On May 14 the Russian Government released a decree that formally listed the Czech Republic along with the United States as two “unfriendly states” of the Russian Federation. The listing of the Czech Republic came as a reaction to the Czech Government’s accusation that Russian military intelligence stood behind the blast of a munition depot in the Czech village of Vrbetice in 2014, killing two people. Though Czech politicians knew from secret services about Russian involvement in the logistics of the blast, they withheld the information from the public and allegedly planned to use the accusation as leverage in conversations with Moscow.
Nonetheless, upon releasing the information, Prague took a firm stance and ousted a number of diplomats and personnel from the overcrowded Russian embassy. Since then, the Czech Republic received political support for its stance on the level of the European Union and also during NATO’s annual summit in mid-June.
Though the relations between Prague and Moscow may seem at their lowest perhaps since the end of the Cold War as other incidents have been piling up – including Prague city’s tearing down of the statue of Soviet General Ivan Konev, who led the Red Army on the Eastern Front during WWII – the political and public support in the Czech Republic for such a state of relations is not to be taken for granted.
Politically, amity with Russia is advocated by Czech President Milos Zeman, who is notorious for his affinity to Vladimir Putin and his idiosyncratic views of the “Western” culture wars, proclaiming last year at the residence of the U.S. ambassador in Prague during the July 4 celebrations that “black lives matter” is a racist slogan and that for him, “all lives matter”.
In this sense, the president has been voicing a foreign policy strategy of “various azimuths” – meaning that the ambiguity of the Czech identity (as to whether it belongs to the West or to the East) coupled with the geographic location in the heart of Europe should be pragmatically used to serve as a bridge between the great powers and as a diplomatic link on the Washington-Moscow-Beijing axis.
Zeman has been active in visiting China and Russia in his last eight years as President, but his enthusiasm for these two states has locked the doors of the White House, which he desperately needs to visit to prove that his strategic vision is viable. The current Czech ambassador to Washington, a close former advisor to Zeman, was clearly tasked with negotiating a visit to the White House. While Polish and Hungarian leaders met Trump in the White House, the formal invitation to Zeman was not extended.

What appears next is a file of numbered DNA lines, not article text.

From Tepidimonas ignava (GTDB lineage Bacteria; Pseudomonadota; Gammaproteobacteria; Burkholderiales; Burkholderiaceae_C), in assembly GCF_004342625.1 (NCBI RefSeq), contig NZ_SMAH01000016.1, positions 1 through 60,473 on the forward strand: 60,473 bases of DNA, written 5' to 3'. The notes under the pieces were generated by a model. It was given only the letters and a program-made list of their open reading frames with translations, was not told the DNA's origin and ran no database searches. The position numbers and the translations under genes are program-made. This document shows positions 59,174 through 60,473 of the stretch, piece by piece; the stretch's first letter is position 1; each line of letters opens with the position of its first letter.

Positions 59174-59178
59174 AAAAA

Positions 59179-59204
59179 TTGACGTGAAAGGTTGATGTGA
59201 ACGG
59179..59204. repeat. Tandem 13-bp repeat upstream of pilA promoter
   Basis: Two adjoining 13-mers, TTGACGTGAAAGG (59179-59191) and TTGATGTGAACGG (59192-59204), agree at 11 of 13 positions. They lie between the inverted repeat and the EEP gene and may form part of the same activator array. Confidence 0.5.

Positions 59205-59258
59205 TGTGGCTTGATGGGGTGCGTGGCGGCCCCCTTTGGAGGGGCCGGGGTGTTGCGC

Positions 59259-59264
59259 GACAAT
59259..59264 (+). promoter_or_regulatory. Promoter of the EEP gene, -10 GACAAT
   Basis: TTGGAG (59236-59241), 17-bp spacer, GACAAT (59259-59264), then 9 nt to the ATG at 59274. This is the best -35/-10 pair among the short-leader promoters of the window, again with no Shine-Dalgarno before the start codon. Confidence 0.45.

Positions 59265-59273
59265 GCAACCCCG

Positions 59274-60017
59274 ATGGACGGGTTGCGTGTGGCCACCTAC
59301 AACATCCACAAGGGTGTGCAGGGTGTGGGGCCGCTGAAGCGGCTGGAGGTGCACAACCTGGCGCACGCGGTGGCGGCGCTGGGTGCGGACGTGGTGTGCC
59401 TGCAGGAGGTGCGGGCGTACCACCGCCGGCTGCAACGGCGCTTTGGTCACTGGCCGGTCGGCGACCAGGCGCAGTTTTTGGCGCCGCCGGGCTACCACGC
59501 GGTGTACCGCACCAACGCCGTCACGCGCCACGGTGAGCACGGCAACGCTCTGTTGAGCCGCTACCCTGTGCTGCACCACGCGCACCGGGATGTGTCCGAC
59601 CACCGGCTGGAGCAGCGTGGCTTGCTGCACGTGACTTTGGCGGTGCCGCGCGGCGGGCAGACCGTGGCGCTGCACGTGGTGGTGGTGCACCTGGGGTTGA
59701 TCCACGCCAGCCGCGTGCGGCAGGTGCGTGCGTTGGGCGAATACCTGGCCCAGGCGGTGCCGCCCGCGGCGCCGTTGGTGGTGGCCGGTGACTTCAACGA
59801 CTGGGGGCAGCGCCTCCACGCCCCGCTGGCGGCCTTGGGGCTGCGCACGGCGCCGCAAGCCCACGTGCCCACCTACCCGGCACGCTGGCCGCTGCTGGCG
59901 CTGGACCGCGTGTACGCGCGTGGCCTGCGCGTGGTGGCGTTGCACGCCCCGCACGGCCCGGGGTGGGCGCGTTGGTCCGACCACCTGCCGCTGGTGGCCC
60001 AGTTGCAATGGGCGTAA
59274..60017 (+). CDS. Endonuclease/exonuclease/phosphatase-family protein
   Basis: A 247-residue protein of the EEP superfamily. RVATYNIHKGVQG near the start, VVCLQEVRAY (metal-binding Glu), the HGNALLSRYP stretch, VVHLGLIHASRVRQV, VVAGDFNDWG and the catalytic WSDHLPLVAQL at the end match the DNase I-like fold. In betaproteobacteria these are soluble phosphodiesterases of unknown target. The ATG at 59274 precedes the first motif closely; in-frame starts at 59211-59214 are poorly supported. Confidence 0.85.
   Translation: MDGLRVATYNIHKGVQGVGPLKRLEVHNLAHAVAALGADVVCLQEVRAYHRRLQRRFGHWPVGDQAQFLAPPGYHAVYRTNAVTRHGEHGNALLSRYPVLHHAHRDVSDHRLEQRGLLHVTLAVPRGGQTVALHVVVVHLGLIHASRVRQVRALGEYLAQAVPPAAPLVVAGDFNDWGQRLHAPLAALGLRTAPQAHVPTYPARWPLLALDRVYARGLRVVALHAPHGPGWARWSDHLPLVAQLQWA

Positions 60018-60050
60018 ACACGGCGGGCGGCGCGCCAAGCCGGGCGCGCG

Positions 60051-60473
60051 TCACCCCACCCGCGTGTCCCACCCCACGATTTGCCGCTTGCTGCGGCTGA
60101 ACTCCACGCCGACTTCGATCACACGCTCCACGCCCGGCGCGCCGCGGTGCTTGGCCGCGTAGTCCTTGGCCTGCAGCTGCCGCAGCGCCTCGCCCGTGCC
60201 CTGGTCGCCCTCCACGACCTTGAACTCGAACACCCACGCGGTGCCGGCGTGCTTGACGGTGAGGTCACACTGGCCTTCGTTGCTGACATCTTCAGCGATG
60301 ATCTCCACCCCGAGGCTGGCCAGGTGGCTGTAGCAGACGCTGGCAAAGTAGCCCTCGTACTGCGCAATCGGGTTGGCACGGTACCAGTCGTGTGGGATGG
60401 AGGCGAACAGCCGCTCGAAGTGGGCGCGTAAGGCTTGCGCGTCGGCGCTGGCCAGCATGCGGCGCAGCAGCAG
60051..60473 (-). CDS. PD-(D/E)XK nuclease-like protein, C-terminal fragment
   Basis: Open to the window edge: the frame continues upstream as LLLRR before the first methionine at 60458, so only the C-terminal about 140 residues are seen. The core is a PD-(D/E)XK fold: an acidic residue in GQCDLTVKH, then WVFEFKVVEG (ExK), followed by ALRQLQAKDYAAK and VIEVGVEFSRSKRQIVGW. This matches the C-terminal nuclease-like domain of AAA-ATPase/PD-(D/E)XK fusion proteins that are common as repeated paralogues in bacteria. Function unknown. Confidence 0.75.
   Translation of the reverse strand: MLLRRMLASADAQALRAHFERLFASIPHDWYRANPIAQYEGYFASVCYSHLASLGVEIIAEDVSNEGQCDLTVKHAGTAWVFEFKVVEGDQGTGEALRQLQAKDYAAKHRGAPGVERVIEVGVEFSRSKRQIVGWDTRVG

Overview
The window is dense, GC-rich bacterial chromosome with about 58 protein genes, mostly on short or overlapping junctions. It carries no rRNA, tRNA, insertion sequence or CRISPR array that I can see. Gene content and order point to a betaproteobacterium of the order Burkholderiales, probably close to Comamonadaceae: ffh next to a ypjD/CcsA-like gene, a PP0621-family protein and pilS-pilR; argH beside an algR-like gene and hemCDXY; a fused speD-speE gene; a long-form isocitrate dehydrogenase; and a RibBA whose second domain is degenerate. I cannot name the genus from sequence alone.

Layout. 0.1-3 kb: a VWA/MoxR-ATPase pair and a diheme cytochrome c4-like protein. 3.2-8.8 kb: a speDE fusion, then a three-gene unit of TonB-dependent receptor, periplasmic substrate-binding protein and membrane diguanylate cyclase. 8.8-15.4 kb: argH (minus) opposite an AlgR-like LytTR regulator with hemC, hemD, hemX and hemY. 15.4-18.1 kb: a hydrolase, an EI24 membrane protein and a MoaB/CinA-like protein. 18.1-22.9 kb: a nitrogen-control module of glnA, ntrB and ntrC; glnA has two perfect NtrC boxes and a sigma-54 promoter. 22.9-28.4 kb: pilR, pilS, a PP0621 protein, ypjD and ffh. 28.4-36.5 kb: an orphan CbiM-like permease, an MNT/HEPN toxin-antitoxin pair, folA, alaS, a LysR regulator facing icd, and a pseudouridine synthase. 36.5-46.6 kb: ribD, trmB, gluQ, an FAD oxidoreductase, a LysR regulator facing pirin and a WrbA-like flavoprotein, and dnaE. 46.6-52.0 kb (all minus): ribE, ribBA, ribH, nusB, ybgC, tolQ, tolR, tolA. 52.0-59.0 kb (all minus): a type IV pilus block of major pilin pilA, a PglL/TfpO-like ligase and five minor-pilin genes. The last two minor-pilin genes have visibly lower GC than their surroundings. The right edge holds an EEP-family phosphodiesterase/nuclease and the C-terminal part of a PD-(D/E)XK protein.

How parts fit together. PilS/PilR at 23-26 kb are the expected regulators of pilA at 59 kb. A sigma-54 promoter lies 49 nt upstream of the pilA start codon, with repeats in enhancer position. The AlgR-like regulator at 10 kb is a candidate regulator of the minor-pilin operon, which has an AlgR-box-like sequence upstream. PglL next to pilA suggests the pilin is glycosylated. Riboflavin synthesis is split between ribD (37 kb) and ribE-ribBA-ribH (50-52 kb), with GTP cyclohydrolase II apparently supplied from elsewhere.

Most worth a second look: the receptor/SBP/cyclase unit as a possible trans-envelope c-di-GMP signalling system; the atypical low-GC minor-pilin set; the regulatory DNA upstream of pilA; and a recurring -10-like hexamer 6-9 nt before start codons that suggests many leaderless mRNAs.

In terms of fomenting support among the Czechs, Moscow has historically been apt at employing and manipulating the narrative of Slavic affinity between Eastern Europe and Russia, which has facilitated the mobilization of parts of target societies in support of a closer partnership. Today, the emphasis on the notion of a shared identity based on a common ethnic background is sidelined but revolves mostly around mutual conservative values and is the major source of soft power Russia maintains in its relations with the Czech public. Against the backdrop of a progressive European Union, which is overly “neo-Marxist” for right-wing voters and politicians and too individualistic at the expense of the community for the left-wing, Russia is portraying itself as the traditional society where things are still “normal”.
Of course, this narrative hardly attracts the majority of Czechs, but such portrayals are nonetheless vibrant on various disinformation websites, which then live a life of their own on social media and eventually get caught by more mainstream media platforms. Moreover, the import and skewed interpretation of U.S. and Western European cultural wars into the public debates in the Czech Republic serves not only the political purposes of conservative parties in the country, but also undermines trust and attractiveness of the “West” and facilitates the acceptance of the said Russian narratives.
The bottom line is that Czech society is nowhere near consensus on what type of relations it wants to maintain with Russia and there will always be significant bottom-up pressure on the political elites to balance Western cultural and political influence with that from the East. Parliamentary elections in the Czech Republic are scheduled for October of this year and the parties that clearly push for mending ties with Russia and loosening ties with Western partners are poised to gain up to 20 percent of the vote. In short, there is looming political clout to initiate a rapprochement with Russia following the current state of desperation in the relationship.
Mending ties with Russia in a constructive manner, of course, is not a negative outlook. The problem, however, is that it increasingly seems that working with Russia is a binary choice – either fully engage with Moscow and start breaking ties with Western partners (as Viktor Orbán seems to be doing) or stand ground with the West and fully detach from Russia. Given structural pressures, no middle ground for the Czech small state seems viable and so the issue is to become increasingly politically contentious.
Jan Hornat is Head of Department of North American Studies at Charles University and research fellow at the Peace Research Center Prague.